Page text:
outgoing, they tend to be more talkative.
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Most people report some
form of racing thoughts,
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there can be grandiosity where they
think that they are a God of some sort.
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They can tend to engage in risky
behaviors, like spending, or
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sex, or drugs, or alcohol.
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But you have to see a manic episode to
make a diagnosis of bipolar disorder.
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there's also hypomanic bipolar disorder,
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which is just, it's a sort of
lower level of a manic episode.
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But you need to see at least one of them
in order to make that kind of diagnosis.
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Because it's so tricky to diagnose and
because the symptoms
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can map on to other diagnostic conditions,
it's often misdiagnosed.
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Bipolar disorder is
a clinical diagnosis,
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as are all mental health
disorders pretty much.
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You would see your clinician, who would
ask about your family history to see if
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that's something to be concerned about,
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then would go over your symptoms with you,
particularly looking back at your history.
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So typically, what I see, is someone come
in, really presenting with depression, and
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thinking that they need
help with their depression.
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But what's very important is that your
clinician needs to look for any past
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episodes that could qualify as hypomania,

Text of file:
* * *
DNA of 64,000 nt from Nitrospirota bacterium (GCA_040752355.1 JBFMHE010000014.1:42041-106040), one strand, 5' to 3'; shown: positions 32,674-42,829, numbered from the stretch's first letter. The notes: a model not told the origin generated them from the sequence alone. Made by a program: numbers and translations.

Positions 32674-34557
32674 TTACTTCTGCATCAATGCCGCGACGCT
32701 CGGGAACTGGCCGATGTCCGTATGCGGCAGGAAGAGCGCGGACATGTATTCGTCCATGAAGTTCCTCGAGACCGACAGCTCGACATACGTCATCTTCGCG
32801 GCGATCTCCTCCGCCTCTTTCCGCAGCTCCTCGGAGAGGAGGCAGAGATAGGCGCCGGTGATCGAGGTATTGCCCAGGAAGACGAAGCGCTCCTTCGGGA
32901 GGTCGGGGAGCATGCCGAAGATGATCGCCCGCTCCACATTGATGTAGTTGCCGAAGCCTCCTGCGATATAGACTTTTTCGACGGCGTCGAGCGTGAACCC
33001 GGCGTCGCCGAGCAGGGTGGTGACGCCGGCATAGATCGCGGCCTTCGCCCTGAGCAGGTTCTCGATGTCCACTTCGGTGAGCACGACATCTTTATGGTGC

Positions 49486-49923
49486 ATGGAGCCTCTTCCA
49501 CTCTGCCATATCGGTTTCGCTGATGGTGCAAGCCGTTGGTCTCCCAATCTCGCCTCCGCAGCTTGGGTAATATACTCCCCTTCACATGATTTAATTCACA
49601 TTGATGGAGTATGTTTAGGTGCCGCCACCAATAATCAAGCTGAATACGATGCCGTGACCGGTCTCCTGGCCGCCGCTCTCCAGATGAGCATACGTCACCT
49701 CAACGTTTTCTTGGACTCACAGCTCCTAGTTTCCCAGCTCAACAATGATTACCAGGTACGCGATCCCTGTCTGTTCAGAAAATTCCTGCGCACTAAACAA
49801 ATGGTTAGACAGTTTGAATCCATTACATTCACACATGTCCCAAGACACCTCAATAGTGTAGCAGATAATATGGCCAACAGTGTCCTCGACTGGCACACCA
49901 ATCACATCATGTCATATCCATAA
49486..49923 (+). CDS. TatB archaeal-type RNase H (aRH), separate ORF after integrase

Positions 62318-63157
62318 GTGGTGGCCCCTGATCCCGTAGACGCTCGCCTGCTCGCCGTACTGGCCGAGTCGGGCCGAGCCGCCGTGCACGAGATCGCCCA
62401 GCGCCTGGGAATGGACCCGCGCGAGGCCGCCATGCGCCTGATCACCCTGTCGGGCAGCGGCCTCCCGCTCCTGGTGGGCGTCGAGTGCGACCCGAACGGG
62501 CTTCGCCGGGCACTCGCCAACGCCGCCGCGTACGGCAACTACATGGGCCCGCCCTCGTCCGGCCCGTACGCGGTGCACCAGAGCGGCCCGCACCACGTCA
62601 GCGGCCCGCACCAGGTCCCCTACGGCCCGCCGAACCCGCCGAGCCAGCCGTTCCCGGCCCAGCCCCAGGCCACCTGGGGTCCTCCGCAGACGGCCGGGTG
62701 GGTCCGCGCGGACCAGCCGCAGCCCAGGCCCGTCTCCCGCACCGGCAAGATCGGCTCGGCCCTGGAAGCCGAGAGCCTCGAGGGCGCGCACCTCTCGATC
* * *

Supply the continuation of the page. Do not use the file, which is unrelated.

that you might have not realized, because
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that will really change how they decide
to treat you for this depressive episode.
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Sometimes it involves bringing a family
member in, because a person that is
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engaged in, or in the midst of a manic
episode, maybe not the best reporter,
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so you sometimes have to ask that person's
family members how they've been acting in
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order to really get a complete
picture of what's been going on.
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After my breakdown, and
the doctor had a sense,
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I guess, he asked me 20 minutes
worth of questions, and
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then asked my husband the same
questions to make sure I wasn't lying.
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He said, bipolar II disorder.
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In fact, people in hypomania
may be feeling really pretty good.
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I don't want to go in for treatment.
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I feel great.
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I don't know what you're talking about.
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So, it really is incumbent upon
others to note in family members or
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in friends something is going on,
and to help them to seek treatment.
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Awad AG, Rajagoopalan K, Bolge SC, McDonnell DD. Quality of life among bipolar disorder patients misdiagnosed with major depressive disorder. Prim Care Companion J Clin Psychiatry. 2007;9(3):195-202.
Bipolar disorder. Arlington, VA: National Alliance on Mental Illness. (Accessed on July 27, 2018 at https://www.nami.org/learn-more/mental-health-conditions/bipolar-disorder.)
Bipolar disorder. Bethesda, MD: National Institute of Mental Health. (Accessed on July 27, 2018 at https://www.nimh.nih.gov/health/topics/bipolar-disorder/index.shtml.)
Bipolar disorder. Washington, DC: U.S. National Library of Medicine. (Accessed on July 27, 2018 at https://medlineplus.gov/bipolardisorder.html.)